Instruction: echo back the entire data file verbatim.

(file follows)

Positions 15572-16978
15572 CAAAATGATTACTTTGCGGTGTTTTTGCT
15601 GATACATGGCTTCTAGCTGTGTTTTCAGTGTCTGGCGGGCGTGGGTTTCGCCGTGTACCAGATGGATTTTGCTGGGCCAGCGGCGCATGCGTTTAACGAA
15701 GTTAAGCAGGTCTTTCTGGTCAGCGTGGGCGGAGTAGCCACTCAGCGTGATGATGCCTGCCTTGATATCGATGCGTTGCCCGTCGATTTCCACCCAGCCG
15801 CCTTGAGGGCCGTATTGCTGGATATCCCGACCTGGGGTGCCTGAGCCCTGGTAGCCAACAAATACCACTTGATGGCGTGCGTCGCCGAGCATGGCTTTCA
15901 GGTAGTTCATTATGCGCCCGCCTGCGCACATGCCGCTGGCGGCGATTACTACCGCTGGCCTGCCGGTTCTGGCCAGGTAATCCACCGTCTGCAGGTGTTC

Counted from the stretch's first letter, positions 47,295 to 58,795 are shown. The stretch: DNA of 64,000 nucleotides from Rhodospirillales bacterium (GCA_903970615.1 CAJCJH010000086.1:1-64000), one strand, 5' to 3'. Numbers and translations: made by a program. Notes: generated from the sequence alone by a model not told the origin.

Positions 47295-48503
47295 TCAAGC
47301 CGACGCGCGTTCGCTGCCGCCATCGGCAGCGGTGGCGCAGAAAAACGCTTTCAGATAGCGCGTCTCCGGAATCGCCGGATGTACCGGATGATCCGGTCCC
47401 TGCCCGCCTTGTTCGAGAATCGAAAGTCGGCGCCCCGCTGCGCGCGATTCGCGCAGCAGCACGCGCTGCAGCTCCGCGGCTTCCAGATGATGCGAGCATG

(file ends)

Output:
Positions 15572-16978
15572 CAAAATGATTACTTTGCGGTGTTTTTGCT
15601 GATACATGGCTTCTAGCTGTGTTTTCAGTGTCTGGCGGGCGTGGGTTTCGCCGTGTACCAGATGGATTTTGCTGGGCCAGCGGCGCATGCGTTTAACGAA
15701 GTTAAGCAGGTCTTTCTGGTCAGCGTGGGCGGAGTAGCCACTCAGCGTGATGATGCCTGCCTTGATATCGATGCGTTGCCCGTCGATTTCCACCCAGCCG
15801 CCTTGAGGGCCGTATTGCTGGATATCCCGACCTGGGGTGCCTGAGCCCTGGTAGCCAACAAATACCACTTGATGGCGTGCGTCGCCGAGCATGGCTTTCA
15901 GGTAGTTCATTATGCGCCCGCCTGCGCACATGCCGCTGGCGGCGATTACTACCGCTGGCCTGCCGGTTCTGGCCAGGTAATCCACCGTCTGCAGGTGTTC

Counted from the stretch's first letter, positions 47,295 to 58,795 are shown. The stretch: DNA of 64,000 nucleotides from Rhodospirillales bacterium (GCA_903970615.1 CAJCJH010000086.1:1-64000), one strand, 5' to 3'. Numbers and translations: made by a program. Notes: generated from the sequence alone by a model not told the origin.

Positions 47295-48503
47295 TCAAGC
47301 CGACGCGCGTTCGCTGCCGCCATCGGCAGCGGTGGCGCAGAAAAACGCTTTCAGATAGCGCGTCTCCGGAATCGCCGGATGTACCGGATGATCCGGTCCC
47401 TGCCCGCCTTGTTCGAGAATCGAAAGTCGGCGCCCCGCTGCGCGCGATTCGCGCAGCAGCACGCGCTGCAGCTCCGCGGCTTCCAGATGATGCGAGCATG